CDC provides funding for 59 jurisdictions to provide adult and pediatric HIV case reports. Health department staff compile information from laboratories, physicians, hospitals, clinics and other health care providers to complete the HIV adult and pediatric case reports. CDC estimates that on average, approximately 854 adult HIV case reports and three pediatric case reports are processed by each health department annually.
These data are recorded using standard case report forms either on paper or electronically and entered into the electronic reporting system. Updates to case reports are also entered into the reporting system by health departments as additional information may be received from laboratories, vital statistics, or additional providers. Evaluations are also conducted by health departments on a subset of case reports (e.g., re-abstraction, validation). CDC estimates that on average approximately 86 evaluations of case reports, 2353 updates to case reports and 9410 updates of electronic laboratory test data will be processed by each of the 59 health departments annually. In addition, all 59 health departments will conduct routine deduplication activities for new diagnoses and cumulative case reports. CDC estimates that health departments on average will follow-up on 2741 reports as part of deduplication activities annually. Case report information compiled over time by health departments is then de-identified and forwarded to CDC on a monthly basis to become part of the national HIV surveillance database.
When necessary additional information may be reported by health departments for monitoring and evaluation of health department investigations including activities identifying persons who are not in HIV medical care and linking them to HIV medical care (e.g., Data-to-Care activities) and other services and identifying and responding to clusters. CDC estimates health departments will on average process 901 responses related to investigation reporting and monitoring annually.
Clusters of HIV are groups of persons related by recent, rapid transmission, for which rapid response is needed in order to interrupt ongoing transmission and prevent further HIV infections. Health departments may detect clusters through multiple means, including through routine analyses of Surveillance data and other data reported to the NHSS. Data on clusters of recent and rapid HIV transmission in the United States will be collected to monitor situations necessitating public health intervention, assess health department response, and evaluate outcomes of intervention activities. These summary data will be collected through quarterly cluster report forms that will be completed by health departments for clusters that they have identified and for which they are actively conducting response activities. Health departments will complete an initial cluster report form when a cluster is first identified, a cluster follow-up form for each quarter in which the cluster response remains Start Printed Page 30120active and a cluster close-out form when cluster response activities are closed or at annual intervals while a cluster response remains active. Completion of forms will be determined by the number of clusters detected. Health departments that do not identify recent and rapid clusters of HIV transmission will not complete any cluster report forms, while some jurisdictions will detect multiple recent and rapid clusters of HIV transmission, necessitating the completion of multiple cluster report forms. CDC estimates on average health departments will provide information for 2.5 initial cluster reports, five Cluster Follow-up reports, and 2.5 Cluster Close-out reports annually.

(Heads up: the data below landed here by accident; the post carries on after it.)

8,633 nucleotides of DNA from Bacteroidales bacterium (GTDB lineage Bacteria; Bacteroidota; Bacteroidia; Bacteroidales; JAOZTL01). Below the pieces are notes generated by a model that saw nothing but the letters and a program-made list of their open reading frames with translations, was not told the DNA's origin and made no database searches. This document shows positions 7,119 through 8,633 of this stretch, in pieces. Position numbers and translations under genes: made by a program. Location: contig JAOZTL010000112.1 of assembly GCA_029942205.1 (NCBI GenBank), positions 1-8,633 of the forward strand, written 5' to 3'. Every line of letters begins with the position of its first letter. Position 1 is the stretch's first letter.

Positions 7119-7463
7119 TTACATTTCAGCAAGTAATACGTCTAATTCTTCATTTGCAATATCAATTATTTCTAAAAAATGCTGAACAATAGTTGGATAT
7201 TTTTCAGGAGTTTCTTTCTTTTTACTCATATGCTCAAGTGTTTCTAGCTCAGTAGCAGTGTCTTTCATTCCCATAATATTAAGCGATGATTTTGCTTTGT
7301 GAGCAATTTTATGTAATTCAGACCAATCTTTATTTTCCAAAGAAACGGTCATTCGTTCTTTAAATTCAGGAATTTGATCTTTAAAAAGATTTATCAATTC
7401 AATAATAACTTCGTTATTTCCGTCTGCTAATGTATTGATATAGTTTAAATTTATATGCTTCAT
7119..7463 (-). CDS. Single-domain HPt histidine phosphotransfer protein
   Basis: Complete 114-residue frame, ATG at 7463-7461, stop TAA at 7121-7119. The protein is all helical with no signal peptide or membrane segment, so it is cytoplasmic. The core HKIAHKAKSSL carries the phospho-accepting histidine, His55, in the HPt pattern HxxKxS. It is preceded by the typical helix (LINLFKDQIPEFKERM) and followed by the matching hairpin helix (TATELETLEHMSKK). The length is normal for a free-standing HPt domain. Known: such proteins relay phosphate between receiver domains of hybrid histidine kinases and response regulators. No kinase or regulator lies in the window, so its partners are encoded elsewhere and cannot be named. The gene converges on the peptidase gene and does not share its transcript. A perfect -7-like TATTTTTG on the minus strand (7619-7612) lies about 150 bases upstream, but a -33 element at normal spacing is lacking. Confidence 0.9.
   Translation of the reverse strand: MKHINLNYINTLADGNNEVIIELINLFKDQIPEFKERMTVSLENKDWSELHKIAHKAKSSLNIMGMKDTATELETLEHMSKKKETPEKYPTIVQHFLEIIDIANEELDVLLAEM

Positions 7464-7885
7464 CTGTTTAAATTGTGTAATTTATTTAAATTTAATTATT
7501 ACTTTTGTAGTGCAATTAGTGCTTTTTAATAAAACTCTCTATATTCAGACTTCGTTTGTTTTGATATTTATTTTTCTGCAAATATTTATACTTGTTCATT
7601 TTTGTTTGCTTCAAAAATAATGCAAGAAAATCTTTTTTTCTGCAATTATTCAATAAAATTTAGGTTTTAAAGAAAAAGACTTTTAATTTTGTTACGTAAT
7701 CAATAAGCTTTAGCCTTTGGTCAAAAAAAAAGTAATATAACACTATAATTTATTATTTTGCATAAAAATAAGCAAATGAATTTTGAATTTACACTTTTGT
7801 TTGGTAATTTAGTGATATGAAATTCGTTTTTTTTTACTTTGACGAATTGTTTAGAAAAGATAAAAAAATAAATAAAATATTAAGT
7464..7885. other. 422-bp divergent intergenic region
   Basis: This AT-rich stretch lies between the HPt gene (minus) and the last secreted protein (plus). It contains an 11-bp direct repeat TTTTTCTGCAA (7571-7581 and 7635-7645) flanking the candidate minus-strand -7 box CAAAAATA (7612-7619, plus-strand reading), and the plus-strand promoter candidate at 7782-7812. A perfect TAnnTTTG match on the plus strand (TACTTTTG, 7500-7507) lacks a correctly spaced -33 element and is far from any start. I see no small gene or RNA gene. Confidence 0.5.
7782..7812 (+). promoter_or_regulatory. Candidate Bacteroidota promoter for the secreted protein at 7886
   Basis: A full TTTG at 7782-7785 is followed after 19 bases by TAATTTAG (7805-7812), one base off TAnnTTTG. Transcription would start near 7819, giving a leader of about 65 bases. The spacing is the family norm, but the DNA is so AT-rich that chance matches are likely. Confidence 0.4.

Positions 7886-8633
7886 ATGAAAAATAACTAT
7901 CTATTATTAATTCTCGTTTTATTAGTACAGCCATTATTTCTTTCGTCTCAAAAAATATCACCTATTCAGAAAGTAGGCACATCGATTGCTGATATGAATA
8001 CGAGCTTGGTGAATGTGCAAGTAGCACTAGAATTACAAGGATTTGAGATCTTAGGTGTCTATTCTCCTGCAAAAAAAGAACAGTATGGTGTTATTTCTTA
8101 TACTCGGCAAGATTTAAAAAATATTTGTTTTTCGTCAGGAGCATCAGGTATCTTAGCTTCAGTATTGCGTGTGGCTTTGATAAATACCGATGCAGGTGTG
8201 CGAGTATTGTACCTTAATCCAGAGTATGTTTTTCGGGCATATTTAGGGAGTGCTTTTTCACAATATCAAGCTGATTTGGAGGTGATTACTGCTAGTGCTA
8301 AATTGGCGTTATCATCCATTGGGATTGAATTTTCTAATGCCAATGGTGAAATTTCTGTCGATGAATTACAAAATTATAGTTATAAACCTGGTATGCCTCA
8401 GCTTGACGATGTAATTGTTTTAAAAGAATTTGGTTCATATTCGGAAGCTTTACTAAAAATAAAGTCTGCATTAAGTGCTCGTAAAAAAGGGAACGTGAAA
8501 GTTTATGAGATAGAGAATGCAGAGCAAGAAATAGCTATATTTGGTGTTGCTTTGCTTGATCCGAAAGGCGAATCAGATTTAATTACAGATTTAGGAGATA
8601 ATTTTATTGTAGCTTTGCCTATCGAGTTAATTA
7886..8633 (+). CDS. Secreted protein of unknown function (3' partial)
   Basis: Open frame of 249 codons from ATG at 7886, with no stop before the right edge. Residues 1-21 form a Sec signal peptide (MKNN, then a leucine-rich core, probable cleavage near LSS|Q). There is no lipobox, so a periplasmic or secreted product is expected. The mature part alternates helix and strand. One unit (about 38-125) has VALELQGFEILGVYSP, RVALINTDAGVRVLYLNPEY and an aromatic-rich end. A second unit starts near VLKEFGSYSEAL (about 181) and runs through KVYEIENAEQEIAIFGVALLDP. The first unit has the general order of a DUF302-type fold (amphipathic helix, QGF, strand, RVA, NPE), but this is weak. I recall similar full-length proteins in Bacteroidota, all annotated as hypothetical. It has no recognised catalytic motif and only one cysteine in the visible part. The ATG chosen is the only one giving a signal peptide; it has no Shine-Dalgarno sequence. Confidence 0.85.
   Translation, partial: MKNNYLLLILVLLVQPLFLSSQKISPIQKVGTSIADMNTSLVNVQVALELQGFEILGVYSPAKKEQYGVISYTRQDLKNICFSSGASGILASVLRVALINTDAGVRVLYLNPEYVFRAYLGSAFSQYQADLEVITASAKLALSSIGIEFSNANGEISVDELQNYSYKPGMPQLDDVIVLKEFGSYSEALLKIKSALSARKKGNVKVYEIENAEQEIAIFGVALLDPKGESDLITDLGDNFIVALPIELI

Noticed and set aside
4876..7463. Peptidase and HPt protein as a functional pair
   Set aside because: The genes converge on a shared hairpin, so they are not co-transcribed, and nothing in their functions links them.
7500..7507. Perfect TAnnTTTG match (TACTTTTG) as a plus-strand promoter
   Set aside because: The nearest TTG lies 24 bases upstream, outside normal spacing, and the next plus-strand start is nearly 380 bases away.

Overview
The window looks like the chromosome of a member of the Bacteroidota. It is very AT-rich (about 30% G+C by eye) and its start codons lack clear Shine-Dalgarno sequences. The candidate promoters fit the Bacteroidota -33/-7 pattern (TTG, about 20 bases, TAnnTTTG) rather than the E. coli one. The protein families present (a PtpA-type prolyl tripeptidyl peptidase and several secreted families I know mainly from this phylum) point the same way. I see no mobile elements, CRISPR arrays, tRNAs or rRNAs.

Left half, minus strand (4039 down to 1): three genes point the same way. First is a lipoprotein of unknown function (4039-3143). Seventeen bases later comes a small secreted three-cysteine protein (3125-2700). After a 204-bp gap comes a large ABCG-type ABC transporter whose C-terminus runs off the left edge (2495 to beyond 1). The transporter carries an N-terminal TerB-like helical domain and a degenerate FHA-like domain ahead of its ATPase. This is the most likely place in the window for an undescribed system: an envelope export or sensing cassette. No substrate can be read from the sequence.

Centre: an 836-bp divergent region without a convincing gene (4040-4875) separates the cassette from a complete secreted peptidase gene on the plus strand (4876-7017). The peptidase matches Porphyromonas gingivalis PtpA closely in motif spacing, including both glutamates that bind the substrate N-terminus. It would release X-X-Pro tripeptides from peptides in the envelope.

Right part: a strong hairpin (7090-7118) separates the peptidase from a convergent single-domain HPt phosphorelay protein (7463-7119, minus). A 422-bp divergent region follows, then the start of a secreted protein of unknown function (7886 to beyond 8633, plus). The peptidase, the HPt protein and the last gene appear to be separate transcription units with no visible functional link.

Perinatal HIV surveillance and prevention activities with HIV exposure reporting and perinatal services coordination is an integrated approach to advancing the progress toward perinatal HIV elimination goals. A subset of 16 health departments in the most affected jurisdictions will be reporting using the Perinatal Exposure Reporting (PHER) form to monitor and evaluate perinatal HIV prevention efforts. An estimated 197 reports containing perinatal exposure data elements will be processed on average annually by each of the 16 health departments reporting data collected as part of PHER. These supplemental data are also reported monthly to CDC.
The Standards Evaluation Report (SER) is used by CDC and Health Departments to improve data quality, interpretation, usefulness, and surveillance system efficiency, as well as to monitor progress toward meeting surveillance program objectives. The information collected for the SER includes a brief set of questions about evaluation outcomes and the collection of laboratory data that will be reported one time a year by each 59 health departments. The total estimated annual burden hours are 58,131.
Estimated Annualized Burden Hours
|Type of respondents||Form name||Number of respondents||Number of responses per
respondent||Average burden per
|Health Departments||Adult HIV Case Report||59||854||20/60|
|Health Departments||Pediatric HIV Case Report||59||3||20/60|
|Health Departments||Case Report Evaluations||59||86||20/60|
|Health Departments||Case Report Updates||59||2,353||2/60|
|Health Departments||Laboratory Updates||59||9,410||0.5/60|
|Health Departments||Deduplication Activities||59||2,741||10/60|
|Health Departments||Investigation Reporting and Evaluation||59||901||1/60|
|Health Departments||Initial Cluster Report Form||59||2.5||1|
|Health Departments||Cluster Follow-up Form||59||5||30/60|
|Health Departments||Cluster Close-out Form||59||2.5||1|
|Health Departments||Perinatal HIV Exposure Reporting (PHER)||16||197||30/60|
|Health Departments||Annual Reporting: Standards Evaluation Report (SER)||59||1||8|
Jeffrey M. Zirger,
Lead, Information Collection Review Office, Office of Scientific Integrity, Office of Science, Centers for Disease Control and Prevention.
[FR Doc. 2019-13521 Filed 6-25-19; 8:45 am]
BILLING CODE 4163-18-P